This chapter provides an overview of mens rea, loosely translated as ‘guilty mind’. Whereas the concept of actus reus focuses on the external elements of an offence, mens rea focuses on state of mind or fault. The mens rea of the offence describes the fault element with which D acted: D intended, believed, foresaw as a risk the proscribed element(s), and so on. The chapter first considers how offences differ in the role mens rea plays. For some offences, a mens rea element may be required in relation to each actus reus element; for other offences there are actus reus elements that do not have a corresponding mens rea and vice versa. The chapter moves on to discuss the legal meaning of central mens rea terms such as ‘intention’, ‘negligence’, ‘dishonesty’, and ‘recklessness’. Finally, it outlines reform debates, and a structure for analysing the mens rea of an offence when applying the law in a problem-type question. Relevant cases are highlighted throughout the chapter.

Chapter

Cover Smith, Hogan, and Ormerod's Essentials of Criminal Law

3. Mens rea  

This chapter provides an overview of mens rea, loosely translated as ‘guilty mind’. Whereas the concept of actus reus focusses on the external elements of an offence, mens rea focusses on state of mind or fault. The mens rea of the offence describes the fault element with which D acted: D intended, believed, foresaw as a risk of the proscribed element; and so on. The chapter first considers how offences differ in the role mens rea plays. For some offences a mens rea element may be required in relation to each actus reus element; for other offences there are actus reus elements that do not have a corresponding mens rea and vice versa. The chapter moves on to discuss the legal meaning of central mens rea terms such as ‘intention’, ‘negligence’, ‘dishonesty’, and ‘recklessness’. Finally, it outlines reform debates, and a structure for analysing the mens rea of an offence when applying the law in a problem-type question. Relevant cases are highlighted throughout the chapter.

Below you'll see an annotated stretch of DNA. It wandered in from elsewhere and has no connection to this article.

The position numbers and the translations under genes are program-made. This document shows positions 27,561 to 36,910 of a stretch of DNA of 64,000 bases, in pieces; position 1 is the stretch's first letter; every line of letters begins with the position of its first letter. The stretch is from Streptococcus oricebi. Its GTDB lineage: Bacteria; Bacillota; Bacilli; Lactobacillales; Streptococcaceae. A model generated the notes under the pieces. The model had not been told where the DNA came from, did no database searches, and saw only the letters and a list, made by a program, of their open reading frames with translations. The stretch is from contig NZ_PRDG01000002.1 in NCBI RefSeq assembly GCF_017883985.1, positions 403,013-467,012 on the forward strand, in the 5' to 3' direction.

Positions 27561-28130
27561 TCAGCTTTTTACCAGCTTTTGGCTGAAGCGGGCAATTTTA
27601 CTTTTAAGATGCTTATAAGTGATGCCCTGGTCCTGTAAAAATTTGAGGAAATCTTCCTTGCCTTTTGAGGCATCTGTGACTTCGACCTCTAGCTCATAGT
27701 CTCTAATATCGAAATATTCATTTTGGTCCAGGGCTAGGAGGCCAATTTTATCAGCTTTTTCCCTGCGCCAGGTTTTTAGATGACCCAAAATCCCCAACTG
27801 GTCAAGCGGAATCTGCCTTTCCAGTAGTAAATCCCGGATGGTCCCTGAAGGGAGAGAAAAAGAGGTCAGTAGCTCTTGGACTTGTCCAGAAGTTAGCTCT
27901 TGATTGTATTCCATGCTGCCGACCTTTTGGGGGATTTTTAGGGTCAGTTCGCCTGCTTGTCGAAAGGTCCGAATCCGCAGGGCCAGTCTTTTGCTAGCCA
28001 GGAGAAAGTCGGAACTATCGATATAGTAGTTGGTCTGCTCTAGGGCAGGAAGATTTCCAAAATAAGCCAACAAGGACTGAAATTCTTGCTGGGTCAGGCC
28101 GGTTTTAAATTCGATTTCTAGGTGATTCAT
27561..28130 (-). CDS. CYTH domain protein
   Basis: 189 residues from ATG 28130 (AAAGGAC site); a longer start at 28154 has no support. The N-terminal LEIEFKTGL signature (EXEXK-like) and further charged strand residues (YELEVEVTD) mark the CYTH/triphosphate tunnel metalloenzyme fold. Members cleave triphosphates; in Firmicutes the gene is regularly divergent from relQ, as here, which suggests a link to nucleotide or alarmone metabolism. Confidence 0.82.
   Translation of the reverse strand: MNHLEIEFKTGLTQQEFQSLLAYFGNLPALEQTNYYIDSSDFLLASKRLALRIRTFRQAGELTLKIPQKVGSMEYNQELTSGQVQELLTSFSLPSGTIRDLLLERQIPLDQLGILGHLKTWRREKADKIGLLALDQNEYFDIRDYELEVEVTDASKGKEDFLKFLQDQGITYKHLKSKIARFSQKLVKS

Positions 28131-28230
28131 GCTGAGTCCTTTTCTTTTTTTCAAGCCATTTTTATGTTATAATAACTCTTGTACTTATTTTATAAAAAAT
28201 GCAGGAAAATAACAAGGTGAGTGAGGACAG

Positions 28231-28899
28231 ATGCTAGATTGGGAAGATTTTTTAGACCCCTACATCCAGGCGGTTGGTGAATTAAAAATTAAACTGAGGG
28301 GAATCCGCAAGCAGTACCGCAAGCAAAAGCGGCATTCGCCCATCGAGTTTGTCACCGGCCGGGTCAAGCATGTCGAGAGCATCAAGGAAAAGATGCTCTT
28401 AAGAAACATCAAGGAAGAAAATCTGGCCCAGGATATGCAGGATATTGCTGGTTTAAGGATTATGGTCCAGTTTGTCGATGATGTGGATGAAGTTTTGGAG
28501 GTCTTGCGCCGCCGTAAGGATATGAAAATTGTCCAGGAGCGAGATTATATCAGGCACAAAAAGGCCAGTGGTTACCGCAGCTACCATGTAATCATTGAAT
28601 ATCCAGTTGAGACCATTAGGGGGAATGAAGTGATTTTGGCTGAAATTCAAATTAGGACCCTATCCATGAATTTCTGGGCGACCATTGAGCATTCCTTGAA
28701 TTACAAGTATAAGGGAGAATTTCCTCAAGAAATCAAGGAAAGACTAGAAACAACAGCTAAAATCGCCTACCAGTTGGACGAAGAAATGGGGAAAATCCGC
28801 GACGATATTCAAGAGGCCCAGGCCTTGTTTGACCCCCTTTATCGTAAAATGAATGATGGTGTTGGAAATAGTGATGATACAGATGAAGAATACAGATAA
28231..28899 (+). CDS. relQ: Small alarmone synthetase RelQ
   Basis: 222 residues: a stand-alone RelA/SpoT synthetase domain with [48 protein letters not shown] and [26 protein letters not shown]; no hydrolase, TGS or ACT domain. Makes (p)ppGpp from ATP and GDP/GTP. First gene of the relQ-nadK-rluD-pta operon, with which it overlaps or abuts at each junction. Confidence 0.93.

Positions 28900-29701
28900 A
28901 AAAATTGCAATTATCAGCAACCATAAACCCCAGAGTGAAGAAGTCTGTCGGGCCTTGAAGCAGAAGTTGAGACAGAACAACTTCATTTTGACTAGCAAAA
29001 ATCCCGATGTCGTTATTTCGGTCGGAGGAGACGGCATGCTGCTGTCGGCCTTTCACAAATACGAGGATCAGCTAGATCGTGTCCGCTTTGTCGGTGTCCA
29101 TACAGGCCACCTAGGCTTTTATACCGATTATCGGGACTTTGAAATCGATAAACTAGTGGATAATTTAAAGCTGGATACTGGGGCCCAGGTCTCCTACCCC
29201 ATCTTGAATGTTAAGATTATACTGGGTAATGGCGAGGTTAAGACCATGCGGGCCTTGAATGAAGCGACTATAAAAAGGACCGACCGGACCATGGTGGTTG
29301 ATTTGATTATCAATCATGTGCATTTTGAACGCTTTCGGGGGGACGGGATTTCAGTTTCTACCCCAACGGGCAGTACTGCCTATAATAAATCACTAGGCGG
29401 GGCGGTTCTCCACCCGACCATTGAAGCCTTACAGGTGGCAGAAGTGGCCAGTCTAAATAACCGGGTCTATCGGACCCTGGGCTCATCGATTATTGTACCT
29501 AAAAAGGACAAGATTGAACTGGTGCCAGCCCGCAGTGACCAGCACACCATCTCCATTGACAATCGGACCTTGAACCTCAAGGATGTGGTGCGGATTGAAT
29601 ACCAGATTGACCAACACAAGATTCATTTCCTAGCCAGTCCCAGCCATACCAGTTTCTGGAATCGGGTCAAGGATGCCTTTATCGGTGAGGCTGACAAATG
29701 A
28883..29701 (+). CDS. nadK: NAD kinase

Chapter

Cover Criminal Law Concentrate

3. Mens rea  

Each Concentrate revision guide is packed with essential information, key cases, revision tips, exam Q&As, and more. Concentrates show you what to expect in a law exam, what examiners are looking for, and how to achieve extra marks. This chapter reviews the mens rea elements of criminal offence. Mens rea means guilty mind, but the term is better thought of as the fault element of the offence. The role of mens rea is to attribute fault or blameworthiness (also called culpability) to the actus reus. The main types of mens rea are intention, recklessness, and negligence. Issues may arise when the mens rea and actus reus do not coincide in time. The doctrine of transferred malice allows mens rea to be transferred from the intended victim to the unintended victim, in certain situations.